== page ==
The good folks over at MemberPress (an awesome and powerful membership plugin) were kind enough to allow me to write a post for their blog recently. "3 Actionable Ways To Use Google Analytics" takes a deeper look at what can be…
I gave a small talk on plugins at WordCamp LA recently and was inspired to start compiling a list of my most commonly recommended ones. I’ve also started collecting them as Favorites at my WordPress.org profile but there’s no way to organize them there according to topic or purpose. The list is by no means exhaustive so if you have any requests for recommended plugins of a certain kind, leave a comment and I’ll see about incorporating them into a future edition.
Here’s what’s on there as of now:
Formidable (free and premium)
Formidable has both a free and paid version. The free version is one of the better free form builders available. For me, the workflow and interface is easier to work with than other free plugins such as Ninja Forms or Contact Form 7.
http://webtrainingwheels.com/recommends/gravity-forms/ (aff. link)
Gravity Form is strictly a premium plugin – there is no free version. I have invested in the Developer license and use it on most sites because it’s so powerful. This is more than just a contact form plugin – it gives you advanced data collection and processing capabilities. There are add-ons to integrate with other services such as PayPal, MailChimp and many others. Developers will find it very customizable via the many hooks and filters provided.
A common question I get from new WordPress users (twice in the past week as a matter of fact), typically arriving in a panic-stricken email, is “Why am I getting notices of new user registrations on my site?” The follow-up questions are along the lines of “Have I been hacked??” “Is this spam?” “How do I make the madness stop?”
The answer is thankfully simple. There’s one little setting in your WordPress dashboard which is needlessly (at least in most cases) allowing people to register for your site. Unless you’ve deliberately customized it, the registration screen is at the same url on most WordPress sites:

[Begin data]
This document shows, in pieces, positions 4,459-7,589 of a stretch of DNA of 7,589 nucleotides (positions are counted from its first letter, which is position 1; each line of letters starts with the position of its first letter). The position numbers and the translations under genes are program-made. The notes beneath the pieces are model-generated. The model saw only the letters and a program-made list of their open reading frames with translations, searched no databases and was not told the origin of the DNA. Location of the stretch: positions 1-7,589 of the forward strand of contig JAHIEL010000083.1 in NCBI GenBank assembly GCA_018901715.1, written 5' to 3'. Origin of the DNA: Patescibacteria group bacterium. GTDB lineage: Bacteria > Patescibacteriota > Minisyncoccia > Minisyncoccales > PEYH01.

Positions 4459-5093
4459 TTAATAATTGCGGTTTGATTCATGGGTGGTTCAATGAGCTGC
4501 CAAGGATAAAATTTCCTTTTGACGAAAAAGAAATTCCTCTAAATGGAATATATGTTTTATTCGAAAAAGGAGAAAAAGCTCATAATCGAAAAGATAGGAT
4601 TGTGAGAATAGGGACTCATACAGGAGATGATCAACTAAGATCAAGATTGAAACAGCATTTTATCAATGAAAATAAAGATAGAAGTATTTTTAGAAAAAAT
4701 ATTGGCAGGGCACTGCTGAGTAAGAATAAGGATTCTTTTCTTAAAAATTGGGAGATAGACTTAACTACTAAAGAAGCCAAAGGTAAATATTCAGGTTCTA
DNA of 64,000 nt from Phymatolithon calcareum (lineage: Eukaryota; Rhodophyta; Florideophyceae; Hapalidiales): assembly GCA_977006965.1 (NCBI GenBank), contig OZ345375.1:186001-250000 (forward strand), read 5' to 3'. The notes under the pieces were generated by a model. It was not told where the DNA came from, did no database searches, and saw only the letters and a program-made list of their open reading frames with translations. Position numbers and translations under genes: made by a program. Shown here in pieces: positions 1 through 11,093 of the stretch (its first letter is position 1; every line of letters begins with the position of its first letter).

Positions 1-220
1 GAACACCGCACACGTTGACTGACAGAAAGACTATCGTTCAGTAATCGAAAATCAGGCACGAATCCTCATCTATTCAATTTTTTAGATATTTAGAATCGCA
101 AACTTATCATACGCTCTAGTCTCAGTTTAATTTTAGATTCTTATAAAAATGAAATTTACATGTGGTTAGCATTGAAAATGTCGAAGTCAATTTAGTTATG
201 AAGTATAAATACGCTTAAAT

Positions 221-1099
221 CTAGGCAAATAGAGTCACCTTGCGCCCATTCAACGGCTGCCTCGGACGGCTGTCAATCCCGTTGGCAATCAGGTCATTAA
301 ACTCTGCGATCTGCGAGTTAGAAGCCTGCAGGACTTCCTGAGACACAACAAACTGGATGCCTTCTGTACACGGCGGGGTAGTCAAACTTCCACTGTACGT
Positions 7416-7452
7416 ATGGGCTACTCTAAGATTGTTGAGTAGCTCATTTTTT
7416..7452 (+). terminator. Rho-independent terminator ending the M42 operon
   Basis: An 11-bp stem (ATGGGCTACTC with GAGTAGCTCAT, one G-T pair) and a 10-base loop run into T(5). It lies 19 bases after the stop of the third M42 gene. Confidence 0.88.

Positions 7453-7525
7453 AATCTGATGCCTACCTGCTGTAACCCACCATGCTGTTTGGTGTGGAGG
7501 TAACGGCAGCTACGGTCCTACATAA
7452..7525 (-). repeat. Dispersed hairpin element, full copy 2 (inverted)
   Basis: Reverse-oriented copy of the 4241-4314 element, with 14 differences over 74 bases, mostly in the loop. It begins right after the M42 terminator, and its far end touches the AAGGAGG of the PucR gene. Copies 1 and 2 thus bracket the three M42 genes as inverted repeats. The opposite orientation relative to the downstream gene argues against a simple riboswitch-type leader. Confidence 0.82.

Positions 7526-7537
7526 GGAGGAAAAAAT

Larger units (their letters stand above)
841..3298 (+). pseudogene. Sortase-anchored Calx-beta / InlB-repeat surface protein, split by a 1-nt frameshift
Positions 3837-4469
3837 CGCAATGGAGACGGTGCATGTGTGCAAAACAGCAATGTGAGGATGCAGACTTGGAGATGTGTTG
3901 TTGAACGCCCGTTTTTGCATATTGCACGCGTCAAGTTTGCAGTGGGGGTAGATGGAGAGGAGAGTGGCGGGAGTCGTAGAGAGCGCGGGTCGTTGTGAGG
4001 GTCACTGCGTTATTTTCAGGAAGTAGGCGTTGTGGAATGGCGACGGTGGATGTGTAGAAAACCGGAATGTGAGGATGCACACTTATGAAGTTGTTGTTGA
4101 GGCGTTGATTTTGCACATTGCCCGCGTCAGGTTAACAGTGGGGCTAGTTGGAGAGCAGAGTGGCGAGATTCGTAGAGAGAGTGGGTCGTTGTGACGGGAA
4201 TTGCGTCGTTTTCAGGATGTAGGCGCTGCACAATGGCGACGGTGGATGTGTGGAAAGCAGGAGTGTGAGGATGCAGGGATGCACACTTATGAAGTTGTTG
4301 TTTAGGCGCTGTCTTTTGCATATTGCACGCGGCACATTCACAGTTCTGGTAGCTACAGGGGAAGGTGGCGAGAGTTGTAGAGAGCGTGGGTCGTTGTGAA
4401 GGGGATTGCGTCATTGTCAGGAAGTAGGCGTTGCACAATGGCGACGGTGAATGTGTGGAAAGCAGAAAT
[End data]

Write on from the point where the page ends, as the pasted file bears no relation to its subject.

So it’s easy for spambots to find that page in an automated fashion. And those spambots love a good form to fill in whether that’s a comment form, a contact form or a registration form!
Figuring out WordPress and getting your website up and running is just the beginning of having a successful site. What happens next is where the real work begins! As a website owner you’ll need to know the fundamentals of online marketing – search engine optimization, conversion optimization and all kinds of other skills to help you generate traffic and business with your site. With Google constantly changing and new developments happening all the time, it’s tough to keep abreast of what’s going on. Here’s a few of my favorite resources for keeping up on online marketing from those who are already finding success.
WordPress 3.9 came out last month and while the post/page editing screen has generally been improved there’s a couple of small features that have been removed. Chances are a lot of folks won’t ever miss them, but some of you will and already are.
The two main things I get complaints about are the missing border and spacing options for images, and the lack of color options for text.
Image sliders are one of the most requested features from my clients but try Google-ing for a good one and you’ll find more than you know what to do with. One blog post promised 125 of them!! Don’t wade through that crap. Here are my top choices.
Let me first clarify what I mean by image sliders. This is not a “featured content” slider – so they don’t automatically show your latest blog posts or anything dynamic like that. You manually choose what images you want to put in your slider. This is not for image galleries so there’s no light boxes. This is simply for showcasing images in a rotating display.